This guide will walk you through the key elements of singing practice.
Always start your practice with a short physical warm-up. The warm-up we use in lessons is below, but you can vary this as you like. Remember to respond to your own body and give extra attention where you need it.
- Give everything a shake – arms, legs etc
- Find balanced posture – feet flat, hip-distance, everything aligned
- Roll your shoulders in both directions
- Roll your head from side to side, stretching out stiff places
- Pat up and down your arms, across your chest etc
- Massage your neck, face and throat with your hands
- Chew to wake up your jaw
- Screw up your face, then open it wide
- Lick round the outside of your teeth with your tongue. Stick it out a couple of times
- Breathe in, raise shoulders, breathe out, drop shoulders
Take a moment to bring your mind into the practice room. You can use a range of different techniques. Many people find focussing on their breathing helpful, or doing a mental scan of their body.
Choose some breathing exercises to do. At least one should help you think about breathing in deeply, using your whole lung space. Another exercise should focus on breathing out and activating your abdominal muscles.
Before you work on any pieces or studies, you will need to do some vocalising to prepare your voice to sing. This is also an opportunity to think only about your sound production and technique, so it is important to be mindful and not just go through the motions.
Try to chose (vaguely in this order):
- A “semi-occluded vocal tract” exercise. This might be humming, lip trills, singing through a straw or even a kazoo! The main thing is to have your mouth closed, or nearly closed.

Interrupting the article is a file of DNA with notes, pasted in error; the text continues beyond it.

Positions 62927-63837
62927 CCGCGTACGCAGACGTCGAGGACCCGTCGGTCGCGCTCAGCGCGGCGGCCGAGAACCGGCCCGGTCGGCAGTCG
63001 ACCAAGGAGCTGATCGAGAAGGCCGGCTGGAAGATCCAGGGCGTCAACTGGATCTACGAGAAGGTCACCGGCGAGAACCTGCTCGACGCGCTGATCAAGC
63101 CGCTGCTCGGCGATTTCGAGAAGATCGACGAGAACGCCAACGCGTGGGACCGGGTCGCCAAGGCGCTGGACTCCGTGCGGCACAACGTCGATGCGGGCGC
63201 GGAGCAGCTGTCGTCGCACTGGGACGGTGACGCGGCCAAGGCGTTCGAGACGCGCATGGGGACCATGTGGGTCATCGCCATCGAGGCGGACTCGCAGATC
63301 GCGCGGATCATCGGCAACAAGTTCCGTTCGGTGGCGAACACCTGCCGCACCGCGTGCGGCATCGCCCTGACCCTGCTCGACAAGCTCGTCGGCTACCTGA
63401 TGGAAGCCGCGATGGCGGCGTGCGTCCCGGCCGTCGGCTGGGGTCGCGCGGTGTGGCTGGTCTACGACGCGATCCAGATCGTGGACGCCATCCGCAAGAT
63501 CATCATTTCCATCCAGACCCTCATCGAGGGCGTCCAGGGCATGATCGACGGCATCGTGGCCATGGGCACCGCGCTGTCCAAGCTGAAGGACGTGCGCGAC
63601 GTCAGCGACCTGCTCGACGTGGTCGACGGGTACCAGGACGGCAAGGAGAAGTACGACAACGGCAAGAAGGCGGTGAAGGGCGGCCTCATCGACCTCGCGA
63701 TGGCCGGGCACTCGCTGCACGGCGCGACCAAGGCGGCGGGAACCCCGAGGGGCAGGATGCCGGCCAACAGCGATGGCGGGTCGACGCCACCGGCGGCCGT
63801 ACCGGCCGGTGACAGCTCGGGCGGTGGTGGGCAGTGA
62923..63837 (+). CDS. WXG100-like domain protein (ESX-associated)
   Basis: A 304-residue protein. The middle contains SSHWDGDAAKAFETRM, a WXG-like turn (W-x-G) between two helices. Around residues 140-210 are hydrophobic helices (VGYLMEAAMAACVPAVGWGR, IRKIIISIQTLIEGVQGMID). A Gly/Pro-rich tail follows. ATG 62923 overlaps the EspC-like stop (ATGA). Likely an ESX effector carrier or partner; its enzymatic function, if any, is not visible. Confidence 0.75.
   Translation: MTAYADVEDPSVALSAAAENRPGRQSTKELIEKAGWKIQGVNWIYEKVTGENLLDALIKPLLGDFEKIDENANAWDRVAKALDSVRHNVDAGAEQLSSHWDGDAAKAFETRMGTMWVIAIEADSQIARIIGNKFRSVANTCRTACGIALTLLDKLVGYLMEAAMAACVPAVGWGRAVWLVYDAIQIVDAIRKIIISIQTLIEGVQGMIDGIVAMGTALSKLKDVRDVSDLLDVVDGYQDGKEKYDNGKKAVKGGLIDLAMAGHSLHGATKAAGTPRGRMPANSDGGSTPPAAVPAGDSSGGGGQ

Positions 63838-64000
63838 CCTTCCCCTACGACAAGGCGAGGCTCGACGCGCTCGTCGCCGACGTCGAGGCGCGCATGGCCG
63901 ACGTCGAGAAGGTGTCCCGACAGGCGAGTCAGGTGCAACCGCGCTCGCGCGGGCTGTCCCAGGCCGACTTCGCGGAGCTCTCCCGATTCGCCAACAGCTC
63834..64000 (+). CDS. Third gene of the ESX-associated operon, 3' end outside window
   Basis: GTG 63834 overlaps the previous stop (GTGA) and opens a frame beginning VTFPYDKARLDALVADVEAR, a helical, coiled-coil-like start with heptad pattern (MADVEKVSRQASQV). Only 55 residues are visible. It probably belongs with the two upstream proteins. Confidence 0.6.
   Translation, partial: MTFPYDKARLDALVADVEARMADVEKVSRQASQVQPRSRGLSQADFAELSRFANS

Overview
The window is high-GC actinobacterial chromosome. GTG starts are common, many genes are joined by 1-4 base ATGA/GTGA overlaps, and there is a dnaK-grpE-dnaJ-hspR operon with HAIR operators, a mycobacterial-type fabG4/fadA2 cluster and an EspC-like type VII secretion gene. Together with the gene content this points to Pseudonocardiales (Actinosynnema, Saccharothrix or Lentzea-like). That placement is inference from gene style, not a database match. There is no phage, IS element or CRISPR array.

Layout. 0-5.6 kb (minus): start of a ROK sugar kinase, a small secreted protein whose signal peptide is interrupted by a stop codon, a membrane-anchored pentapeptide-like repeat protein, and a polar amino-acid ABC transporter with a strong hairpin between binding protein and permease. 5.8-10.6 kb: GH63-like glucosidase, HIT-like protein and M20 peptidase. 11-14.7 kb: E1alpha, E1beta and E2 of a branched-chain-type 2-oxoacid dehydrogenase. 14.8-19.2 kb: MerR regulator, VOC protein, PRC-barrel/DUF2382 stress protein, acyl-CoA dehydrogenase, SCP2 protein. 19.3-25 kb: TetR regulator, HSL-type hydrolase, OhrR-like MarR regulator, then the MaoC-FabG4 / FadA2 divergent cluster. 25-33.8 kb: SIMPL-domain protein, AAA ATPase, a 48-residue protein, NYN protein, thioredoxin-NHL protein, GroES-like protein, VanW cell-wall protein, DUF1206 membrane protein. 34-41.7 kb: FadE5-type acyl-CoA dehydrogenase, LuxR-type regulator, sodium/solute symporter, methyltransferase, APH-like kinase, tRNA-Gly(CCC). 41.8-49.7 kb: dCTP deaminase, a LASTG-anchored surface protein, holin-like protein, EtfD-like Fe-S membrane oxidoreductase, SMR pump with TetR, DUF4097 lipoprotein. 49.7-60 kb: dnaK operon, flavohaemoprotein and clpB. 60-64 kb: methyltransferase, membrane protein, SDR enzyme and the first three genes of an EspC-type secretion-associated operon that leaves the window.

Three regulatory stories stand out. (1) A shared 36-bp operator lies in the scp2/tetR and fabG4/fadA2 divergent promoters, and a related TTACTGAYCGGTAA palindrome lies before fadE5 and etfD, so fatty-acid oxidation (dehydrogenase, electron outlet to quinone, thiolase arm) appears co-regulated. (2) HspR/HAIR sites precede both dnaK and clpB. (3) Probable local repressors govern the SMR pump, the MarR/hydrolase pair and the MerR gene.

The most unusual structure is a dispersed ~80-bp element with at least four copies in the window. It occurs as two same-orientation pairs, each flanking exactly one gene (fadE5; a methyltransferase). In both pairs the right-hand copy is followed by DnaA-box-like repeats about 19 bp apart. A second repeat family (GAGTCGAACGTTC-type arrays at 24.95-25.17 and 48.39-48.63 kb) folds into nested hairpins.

- Gentle, small range exercise on a soft sound. This should not be taxing! Try to use baby-babble sounds like MM, VV, ZZ etc.
- Some range work. There are lots of patterns! Start low and go high, or vice versa. Try to work right to the edges of your singing voice.
- Exercises to wake up your tongue and lips. For your tongue, try dipthongs like “oi” or “ya” sounds. Move your tongue without moving your jaw or lips much. For your lips, you’ll need a “tongue twister” phrase. Sing it to any pattern you like
Now you’re ready to work on your repertoire. Try to take a macro-micro-macro approach. Sing the song through to identify problems. Work on the problems individually. Then put the whole song together again.
Remember, it is better to practice little and often, rather than for one long practice session only once a week.
After singing, it will help you to do a short vocal cooldown to relax your singing muscles and mentally return to your day. This is one suggestion:
- Siren midrange out to full range then back in, ever-decreasing to a small range
- Slide down repeated octaves starting around your high break, until getting to vocal fry
- Sigh-sing on a single low note
- Sink into a low vocal creek sound for a couple of gentle breaths
- Stretch off and shake